Tag Archives: series

The Catch by Taylor Stevens

the catchI LOVED The Informationist.

I read and loved The Innocent. And The Doll.

So it’s no surprise, really, that Taylor Stevens’s latest, The Catch, was another winner for me.

For one thing, I love the specific-countries-of-Africa that we get to know a little and Stevens’s treatment of them (in this book and The Informationist). We don’t get a generic setting, or a generic Africa. We get specifics and distinguishing characteristics, while still acknowledging that some overriding truths do apply across the board.

For another, I love the role language (and languages) play.

Mostly, I just love Michael Munroe.

The Catch wasn’t as jaw-dropping as The Informationist or The Doll, though. I think the factors that make me respect The Catch the most are the same things that make it not as much of a thrill ride as the earlier installments of Vanessa Michael Munroe books.

Michael is healing, you see. As the series has progressed, she’s becoming more in control of herself. She’ll never be normal (“normal” is a fallacy anyway), but she’s getting much closer to that than she was when we met her in book one. This is a very good thing; Stevens has allowed her protagonist to grow in a logical and believable way. But I’m afraid it’s also a bad thing. Will this be the end of the series? Will we as readers never again get to watch Michael work simply because she’s more capable of dealing with her past than she used to be?

This installment, because of the character’s growth, is much more character-driven than previous books were. But again, this is something I like in a book, yes, even in a thriller.

The world still has a place for someone with Michael’s skills; I certainly hope the book world still has a place for her, too. I may be better at delayed gratification than I used to be, but I’m not perfect. There’s still plenty for me to learn and do. Perhaps that’s an appropriate corollary? I guess we’ll have to wait and see.

Do you like character driven books? Have you ever read a book where character growth made said book unpalatable?

Other views:
Books and Movies
S. Krishna’s Books
Stacy’s Books
A Bookworm’s World

Disclaimers: This book was provided to me by the publisher. This post has affiliate links. If you click through and buy something, I might get a few pennies, without it costing you any more.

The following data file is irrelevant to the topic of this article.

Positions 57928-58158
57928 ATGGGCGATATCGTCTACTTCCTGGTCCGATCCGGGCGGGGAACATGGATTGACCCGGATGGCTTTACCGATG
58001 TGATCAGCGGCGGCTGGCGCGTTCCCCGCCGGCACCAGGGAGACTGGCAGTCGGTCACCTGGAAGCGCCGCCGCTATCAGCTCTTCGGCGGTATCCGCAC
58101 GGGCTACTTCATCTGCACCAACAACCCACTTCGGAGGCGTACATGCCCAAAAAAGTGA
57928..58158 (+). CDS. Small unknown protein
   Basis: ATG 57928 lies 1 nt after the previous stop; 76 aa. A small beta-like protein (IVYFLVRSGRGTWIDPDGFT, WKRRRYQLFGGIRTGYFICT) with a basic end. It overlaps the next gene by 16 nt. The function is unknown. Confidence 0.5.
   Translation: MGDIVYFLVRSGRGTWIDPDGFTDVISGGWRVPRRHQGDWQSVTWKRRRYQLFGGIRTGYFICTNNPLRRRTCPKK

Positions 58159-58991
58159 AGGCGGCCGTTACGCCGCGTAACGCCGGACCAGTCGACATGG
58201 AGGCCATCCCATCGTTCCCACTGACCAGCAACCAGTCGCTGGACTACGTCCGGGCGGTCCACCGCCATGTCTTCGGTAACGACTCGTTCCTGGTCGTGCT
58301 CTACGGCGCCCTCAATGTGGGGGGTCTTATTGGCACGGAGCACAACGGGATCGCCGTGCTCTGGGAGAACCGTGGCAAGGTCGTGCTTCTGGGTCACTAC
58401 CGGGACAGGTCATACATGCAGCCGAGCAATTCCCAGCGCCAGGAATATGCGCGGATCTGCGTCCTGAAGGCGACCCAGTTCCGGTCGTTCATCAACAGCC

Mini-reviews: Mysteries

Warning: Some of these reviews contain spoilers.

leaving everything most lovedLeaving Everything Most Loved by Jacqueline Winspear (March 2013, Harper), 352 pages

I loved the color and spices of India that infused this novel, the tenth in the Maisie Dobbs series.

I felt a little manipulated by Winspear. I wondered if she was delaying a decision on Maisie’s relationship with James just to prolong the series (ugh!). On the one hand, I just want to see them together. I think they’ll work well, and I want to see that. But on the other, I think Maisie still acted within her very independent nature. So mostly I’m just sitting here wishing and hoping. And a little sad.

Another great installment in one of my favorite historical mystery series.

doors openDoors Open by Ian Rankin (Reagan Arthur (Little Brown), 2010), 368 pages

I’d heard lots of great things about Ian Rankin’s books, so I was glad to get the chance to pull this one from its lingering spot on the TBR shelf. Mostly, though, I was disappointed by this one. If I hadn’t heard such great things, I probably would have put it down mid-read (and I maybe should have abandoned it regardless).

I did enjoy the Edinburgh setting, though.

I plan to give Rankin another try, starting with book one of his Inspector Rebus series, Knots and Crosses.

missing fileThe Missing File by D.A. Mishani (Harper, March 2013), 304 pages

This is another one that didn’t really live up to my expectations. Again, I enjoyed the setting (Israel this time). But most of the book really plodded. The protagonist’s low self-esteem seemed to pervade the book. We have this supposedly great detective, who doesn’t do or learn anything really. It’s like he’s living in an allergy fog like those commercials, except we’re given no explanation for his inaction.

The twist at the end is pretty great, though, I thought. And how the main points are never really, truly, nailed down.

red herring without mustardA Red Herring Without Mustard by Alan Bradley (Bantam, 2011), 432 pages

This third Flavia de Luce mystery was the needed rebound after the sophomore slump that was The Weed That Strings the Hangman’s Bag (my review). Our precocious protag is back at it, and I quite enjoyed this one. I hope it’s not too long until I can return to the series (I think I’ve got books four and five on my shelves waiting patiently).

I received some of these books from the publisher. I am an Amazon Associate and receive a small commission on sales through my affiliate links.